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Story by Pau A.
We arrive at the church in Rivne. The sun is going down, but just a little over thirty beds within the big worship hall are already occupied.
One of the pastors tells us the place will be full by midnight. People are still on the run. They usually arrive by 7pm or 8pm, and surely before the 10pm curfew. The next morning, all will be empty again, families will get back on track towards the border, and the church will get ready to host the next group.
Among the few guests who arrived earlier than usual is Artem and his grandparents. He is 19 years old. They were living in Hostomel, one of the towns in Kyiv’s outskirts that is being fought day after day by the Russian army, coveted especially because of its aerodrome.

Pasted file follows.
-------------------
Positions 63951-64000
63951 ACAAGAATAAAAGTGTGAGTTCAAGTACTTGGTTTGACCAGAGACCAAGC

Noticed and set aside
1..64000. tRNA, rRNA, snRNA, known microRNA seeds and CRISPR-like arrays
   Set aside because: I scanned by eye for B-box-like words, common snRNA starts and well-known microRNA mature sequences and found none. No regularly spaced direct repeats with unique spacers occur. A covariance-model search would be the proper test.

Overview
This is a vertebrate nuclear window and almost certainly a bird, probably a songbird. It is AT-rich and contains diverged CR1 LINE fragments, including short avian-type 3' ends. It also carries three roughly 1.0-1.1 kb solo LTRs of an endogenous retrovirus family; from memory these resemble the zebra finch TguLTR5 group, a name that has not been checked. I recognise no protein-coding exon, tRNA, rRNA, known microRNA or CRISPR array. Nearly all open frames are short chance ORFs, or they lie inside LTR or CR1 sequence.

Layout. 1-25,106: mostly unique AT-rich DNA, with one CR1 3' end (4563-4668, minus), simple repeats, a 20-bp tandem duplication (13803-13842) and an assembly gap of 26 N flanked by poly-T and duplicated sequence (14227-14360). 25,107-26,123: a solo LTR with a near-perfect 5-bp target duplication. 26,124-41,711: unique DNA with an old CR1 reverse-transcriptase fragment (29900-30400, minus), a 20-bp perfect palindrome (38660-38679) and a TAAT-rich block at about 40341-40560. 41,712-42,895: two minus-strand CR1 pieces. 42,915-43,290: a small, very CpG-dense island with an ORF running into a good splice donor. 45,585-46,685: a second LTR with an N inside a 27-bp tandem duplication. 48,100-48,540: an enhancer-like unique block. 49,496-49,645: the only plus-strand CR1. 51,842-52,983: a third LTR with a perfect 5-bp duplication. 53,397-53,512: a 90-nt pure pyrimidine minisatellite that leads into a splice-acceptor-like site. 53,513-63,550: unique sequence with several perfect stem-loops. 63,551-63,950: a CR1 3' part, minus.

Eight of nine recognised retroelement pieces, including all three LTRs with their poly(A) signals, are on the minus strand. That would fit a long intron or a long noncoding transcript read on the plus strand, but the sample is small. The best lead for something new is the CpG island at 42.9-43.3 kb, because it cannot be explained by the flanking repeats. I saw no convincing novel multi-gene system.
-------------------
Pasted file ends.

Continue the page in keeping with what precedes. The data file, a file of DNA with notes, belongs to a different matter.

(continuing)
“We left Hostomel two days ago,” Artem recounts. “Our country evacuated us because in Hostomel there is a lot of bombing and fire, so they evacuated us to Kyiv, and from Kyiv we came here with a bus.”
Artem was living with his grandparents because he was studying for a degree at Kyiv Polytechnic Institute. “Now our study is stopped, we pray that we can continue to study.” Fortunately, he still managed to escape with his grandparents, but unfortunately not his parents and sister. They are living in Kherson. “This is where the war is hitting very bad,” he explains. “We want to evacuate them too.”
That will not be easy as Kherson is one of the cities hardest hit by the war from day one. “We speak with them by phone, messages, Viber, [and] Telegram. They cry because of us, because of our situation, but they feel better for us now [since we could be evacuated]. We pray that they will be good.”
The look in his eyes, as with most of the Ukrainians we met so far, spoke on his behalf before he even pronounced any words. “It’s hard to understand,” he paused. “My friends, my family… We are under big stress. We don’t feel good, but we stay positive.”
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